Red Deerians eager to get vaccinated against the flu don’t have to wait for community immunization clinics later this month.
Alberta Health spokesman Tom McMillan said in the past, pharmacies had to wait to administer the vaccine to customers until a pre-determined date.
“This year, Alberta Health authorized all pharmacies, both large and small, that they can begin administering the vaccine as soon as they receive it. All will have received vaccine by Oct. 21.”
Alberta Health Services will start its annual influenza immunization clinic program around the province during the week of Oct. 21.
He said the vaccine is typically distributed by pharmacy wholesale distributors over a two- to three-week period.
Some pharmacies may have it already and are making it available to customers, while others have not yet received their supplies.
He said vaccinating people as soon as possible is in the public’s best interest.
”If you have it, why shouldn’t people be able to access it? Our goal is always to immunize as many people as possible,” McMillan said.
Pharmacies have been participating in the provincial vaccination program since 2010.
Doug Higham, London Drugs pharmacy manager, said his store received its vaccine supply Oct. 2.
Customers usually start asking about it in mid-September, so it has been helpful to offer vaccinations earlier this year.
“It’s been better for snowbirds especially, who want to get out of town,” Higham said.
Mehul Makwana, pharmacist and owner of The Medicine Shoppe Pharmacy, said he also received his supply early last week, and agreed availability has helped those leaving the province before community clinics open.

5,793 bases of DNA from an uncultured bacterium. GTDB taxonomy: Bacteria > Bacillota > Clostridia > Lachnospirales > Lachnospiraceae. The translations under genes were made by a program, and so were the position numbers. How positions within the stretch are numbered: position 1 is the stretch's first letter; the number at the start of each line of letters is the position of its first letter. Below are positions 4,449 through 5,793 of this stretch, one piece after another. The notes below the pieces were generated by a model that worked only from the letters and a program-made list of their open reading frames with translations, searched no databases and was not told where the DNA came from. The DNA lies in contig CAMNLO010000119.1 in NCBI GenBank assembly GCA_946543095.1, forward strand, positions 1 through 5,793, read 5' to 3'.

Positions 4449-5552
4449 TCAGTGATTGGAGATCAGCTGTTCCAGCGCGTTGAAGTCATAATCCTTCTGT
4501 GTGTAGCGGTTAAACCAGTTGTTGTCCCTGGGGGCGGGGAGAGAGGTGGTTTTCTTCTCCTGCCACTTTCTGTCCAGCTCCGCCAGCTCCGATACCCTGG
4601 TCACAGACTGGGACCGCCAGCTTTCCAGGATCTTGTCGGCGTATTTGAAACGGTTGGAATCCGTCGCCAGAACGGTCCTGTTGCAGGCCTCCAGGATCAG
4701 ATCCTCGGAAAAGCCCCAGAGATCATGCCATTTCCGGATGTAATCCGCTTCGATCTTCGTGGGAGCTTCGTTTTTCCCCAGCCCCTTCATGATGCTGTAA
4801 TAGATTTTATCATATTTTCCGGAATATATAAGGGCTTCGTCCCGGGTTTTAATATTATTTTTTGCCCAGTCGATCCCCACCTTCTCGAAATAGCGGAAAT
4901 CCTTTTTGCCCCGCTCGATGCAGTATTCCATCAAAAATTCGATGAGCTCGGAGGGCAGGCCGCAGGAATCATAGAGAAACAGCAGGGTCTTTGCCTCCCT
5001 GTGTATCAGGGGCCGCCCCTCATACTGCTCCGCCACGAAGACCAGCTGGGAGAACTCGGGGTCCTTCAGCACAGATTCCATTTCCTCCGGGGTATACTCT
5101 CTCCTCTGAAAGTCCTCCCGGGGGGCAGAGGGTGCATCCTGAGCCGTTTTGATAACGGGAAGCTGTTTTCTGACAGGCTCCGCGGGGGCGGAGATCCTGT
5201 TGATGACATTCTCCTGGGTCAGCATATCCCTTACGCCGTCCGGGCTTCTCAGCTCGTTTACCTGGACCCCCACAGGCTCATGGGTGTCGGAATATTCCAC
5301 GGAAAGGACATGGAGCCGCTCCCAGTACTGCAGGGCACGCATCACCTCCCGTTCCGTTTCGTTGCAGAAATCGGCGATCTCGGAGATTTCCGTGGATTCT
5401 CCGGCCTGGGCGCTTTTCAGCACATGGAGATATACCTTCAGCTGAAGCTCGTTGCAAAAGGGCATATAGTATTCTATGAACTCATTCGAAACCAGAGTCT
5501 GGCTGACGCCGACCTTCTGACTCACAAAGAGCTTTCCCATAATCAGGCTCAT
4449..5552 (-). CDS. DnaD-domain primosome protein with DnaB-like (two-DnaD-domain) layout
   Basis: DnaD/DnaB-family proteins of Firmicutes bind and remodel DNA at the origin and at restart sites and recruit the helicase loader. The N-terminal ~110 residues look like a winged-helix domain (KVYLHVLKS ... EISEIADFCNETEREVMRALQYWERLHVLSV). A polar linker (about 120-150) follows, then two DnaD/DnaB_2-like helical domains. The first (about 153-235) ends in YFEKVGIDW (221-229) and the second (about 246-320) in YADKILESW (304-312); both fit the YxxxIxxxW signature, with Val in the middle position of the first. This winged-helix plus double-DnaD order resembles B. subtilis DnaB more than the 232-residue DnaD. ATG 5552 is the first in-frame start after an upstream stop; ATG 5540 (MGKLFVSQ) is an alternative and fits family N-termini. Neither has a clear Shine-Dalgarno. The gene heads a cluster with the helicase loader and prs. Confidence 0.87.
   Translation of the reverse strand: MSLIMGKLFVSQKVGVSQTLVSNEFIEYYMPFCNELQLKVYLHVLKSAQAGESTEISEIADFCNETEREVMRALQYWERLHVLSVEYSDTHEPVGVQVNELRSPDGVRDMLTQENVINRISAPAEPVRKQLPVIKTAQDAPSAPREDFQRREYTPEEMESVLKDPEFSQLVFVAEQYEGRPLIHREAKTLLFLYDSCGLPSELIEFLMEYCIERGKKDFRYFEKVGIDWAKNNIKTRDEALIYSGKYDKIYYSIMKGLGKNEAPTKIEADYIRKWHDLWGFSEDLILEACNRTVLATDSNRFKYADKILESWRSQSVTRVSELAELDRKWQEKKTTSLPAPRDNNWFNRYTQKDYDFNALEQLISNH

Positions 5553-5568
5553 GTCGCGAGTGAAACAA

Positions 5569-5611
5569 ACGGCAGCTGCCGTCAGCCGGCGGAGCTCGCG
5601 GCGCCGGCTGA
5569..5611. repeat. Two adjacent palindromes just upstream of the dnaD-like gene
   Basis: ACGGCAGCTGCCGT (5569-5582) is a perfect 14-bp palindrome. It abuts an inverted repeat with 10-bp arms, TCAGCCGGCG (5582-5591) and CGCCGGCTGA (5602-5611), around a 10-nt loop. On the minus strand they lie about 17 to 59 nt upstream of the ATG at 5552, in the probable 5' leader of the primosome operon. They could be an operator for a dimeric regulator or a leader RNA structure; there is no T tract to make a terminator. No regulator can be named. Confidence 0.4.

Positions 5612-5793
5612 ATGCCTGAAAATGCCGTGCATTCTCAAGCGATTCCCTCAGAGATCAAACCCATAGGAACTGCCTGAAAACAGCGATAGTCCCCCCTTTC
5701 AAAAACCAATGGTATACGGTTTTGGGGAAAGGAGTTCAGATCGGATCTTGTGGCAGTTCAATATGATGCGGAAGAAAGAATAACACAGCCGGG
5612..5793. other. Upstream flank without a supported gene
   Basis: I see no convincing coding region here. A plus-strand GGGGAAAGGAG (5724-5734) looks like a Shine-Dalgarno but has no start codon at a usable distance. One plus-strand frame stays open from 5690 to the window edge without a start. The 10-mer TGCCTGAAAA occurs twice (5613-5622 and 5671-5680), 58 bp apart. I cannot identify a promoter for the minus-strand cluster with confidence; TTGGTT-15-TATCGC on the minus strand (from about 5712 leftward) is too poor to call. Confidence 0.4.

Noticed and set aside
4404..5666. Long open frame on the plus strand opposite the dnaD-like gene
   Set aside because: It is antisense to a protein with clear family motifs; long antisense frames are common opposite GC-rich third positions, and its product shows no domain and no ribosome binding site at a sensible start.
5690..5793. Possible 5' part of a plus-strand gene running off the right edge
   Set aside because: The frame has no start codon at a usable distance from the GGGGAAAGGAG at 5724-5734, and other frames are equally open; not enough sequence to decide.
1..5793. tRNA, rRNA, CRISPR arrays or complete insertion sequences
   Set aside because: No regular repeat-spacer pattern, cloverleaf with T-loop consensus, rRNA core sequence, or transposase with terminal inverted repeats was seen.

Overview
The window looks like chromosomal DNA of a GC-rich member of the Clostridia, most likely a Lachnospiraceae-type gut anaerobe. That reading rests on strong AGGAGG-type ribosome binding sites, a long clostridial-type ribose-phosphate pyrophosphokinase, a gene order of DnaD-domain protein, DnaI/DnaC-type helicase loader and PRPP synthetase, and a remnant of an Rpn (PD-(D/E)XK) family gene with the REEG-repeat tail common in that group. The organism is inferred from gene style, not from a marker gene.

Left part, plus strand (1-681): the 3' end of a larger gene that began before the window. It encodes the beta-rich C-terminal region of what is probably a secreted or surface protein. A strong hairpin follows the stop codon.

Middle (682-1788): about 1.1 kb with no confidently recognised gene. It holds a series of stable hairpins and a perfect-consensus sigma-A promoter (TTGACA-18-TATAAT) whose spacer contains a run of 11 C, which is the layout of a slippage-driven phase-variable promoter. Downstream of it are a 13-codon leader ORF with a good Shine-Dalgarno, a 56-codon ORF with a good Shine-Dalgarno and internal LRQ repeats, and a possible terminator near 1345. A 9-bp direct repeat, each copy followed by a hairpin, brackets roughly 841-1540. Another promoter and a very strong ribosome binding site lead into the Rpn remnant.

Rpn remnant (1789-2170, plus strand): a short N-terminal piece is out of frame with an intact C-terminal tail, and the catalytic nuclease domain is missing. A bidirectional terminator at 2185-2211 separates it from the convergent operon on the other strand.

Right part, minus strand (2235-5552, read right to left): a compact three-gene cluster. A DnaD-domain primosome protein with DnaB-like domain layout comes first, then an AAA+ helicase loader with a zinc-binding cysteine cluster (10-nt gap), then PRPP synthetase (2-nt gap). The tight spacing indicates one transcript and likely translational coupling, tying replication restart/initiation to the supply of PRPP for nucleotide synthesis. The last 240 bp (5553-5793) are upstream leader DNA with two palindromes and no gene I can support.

The free vaccine is available to all Albertans age five and older at pharmacies.
At Alberta Health Services clinics, the vaccine is available for Albertans six months of age and older.
Influenza is an infection of the nose, throat and lungs caused by a virus that is spread through the air. It is also spread by touching objects that have been coughed or sneezed on by someone with the flu.
A higher risk of complications from the flu is possible for children six to 59 months of age, pregnant women, people 65 years or older, and people with chronic health problems.
“We would just encourage everyone to come and get (vaccinated). You’re not only protecting yourself, you’re protecting others around you,” Higham said.
During the 2018-19 influenza season, 160 people in central Alberta were admitted to hospital with influenza and nine people died. Across the province, 1,391 went into hospital and 30 died.
In 2017-18, there were 92 flu-related deaths.
A total of 1,305,470 doses of vaccine were administered last season, compared to 1,229,350 during the 2017-18 season.